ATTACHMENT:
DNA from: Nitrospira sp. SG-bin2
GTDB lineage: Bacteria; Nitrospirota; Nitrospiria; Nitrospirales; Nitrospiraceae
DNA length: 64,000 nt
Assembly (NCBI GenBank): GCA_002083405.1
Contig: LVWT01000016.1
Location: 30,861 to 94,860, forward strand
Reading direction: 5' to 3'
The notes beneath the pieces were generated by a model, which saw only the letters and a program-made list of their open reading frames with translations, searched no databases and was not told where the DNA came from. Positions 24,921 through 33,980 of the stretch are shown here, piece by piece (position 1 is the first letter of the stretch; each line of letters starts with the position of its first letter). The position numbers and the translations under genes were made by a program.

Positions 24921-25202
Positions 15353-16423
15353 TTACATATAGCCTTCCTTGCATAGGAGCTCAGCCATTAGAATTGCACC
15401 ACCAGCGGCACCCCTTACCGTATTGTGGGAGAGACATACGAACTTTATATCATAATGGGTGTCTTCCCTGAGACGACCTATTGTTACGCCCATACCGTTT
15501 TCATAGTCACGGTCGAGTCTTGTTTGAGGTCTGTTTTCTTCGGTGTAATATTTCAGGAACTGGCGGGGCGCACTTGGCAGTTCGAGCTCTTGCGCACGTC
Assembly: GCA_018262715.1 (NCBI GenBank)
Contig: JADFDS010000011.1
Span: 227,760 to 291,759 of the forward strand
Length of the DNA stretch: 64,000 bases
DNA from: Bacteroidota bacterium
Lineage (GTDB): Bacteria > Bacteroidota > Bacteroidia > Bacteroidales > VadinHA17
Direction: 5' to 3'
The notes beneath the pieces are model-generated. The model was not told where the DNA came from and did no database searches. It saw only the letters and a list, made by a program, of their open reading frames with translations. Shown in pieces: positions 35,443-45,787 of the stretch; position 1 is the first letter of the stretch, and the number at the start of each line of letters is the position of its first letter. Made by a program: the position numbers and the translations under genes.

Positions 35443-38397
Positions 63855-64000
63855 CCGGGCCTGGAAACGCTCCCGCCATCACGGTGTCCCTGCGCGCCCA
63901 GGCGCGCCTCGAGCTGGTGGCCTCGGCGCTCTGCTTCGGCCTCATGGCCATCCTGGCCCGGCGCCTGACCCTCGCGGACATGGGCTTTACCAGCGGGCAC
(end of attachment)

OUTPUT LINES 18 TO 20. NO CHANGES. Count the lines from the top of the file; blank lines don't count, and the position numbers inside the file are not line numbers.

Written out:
DNA from: Bacteroidota bacterium
Lineage (GTDB): Bacteria > Bacteroidota > Bacteroidia > Bacteroidales > VadinHA17
Direction: 5' to 3'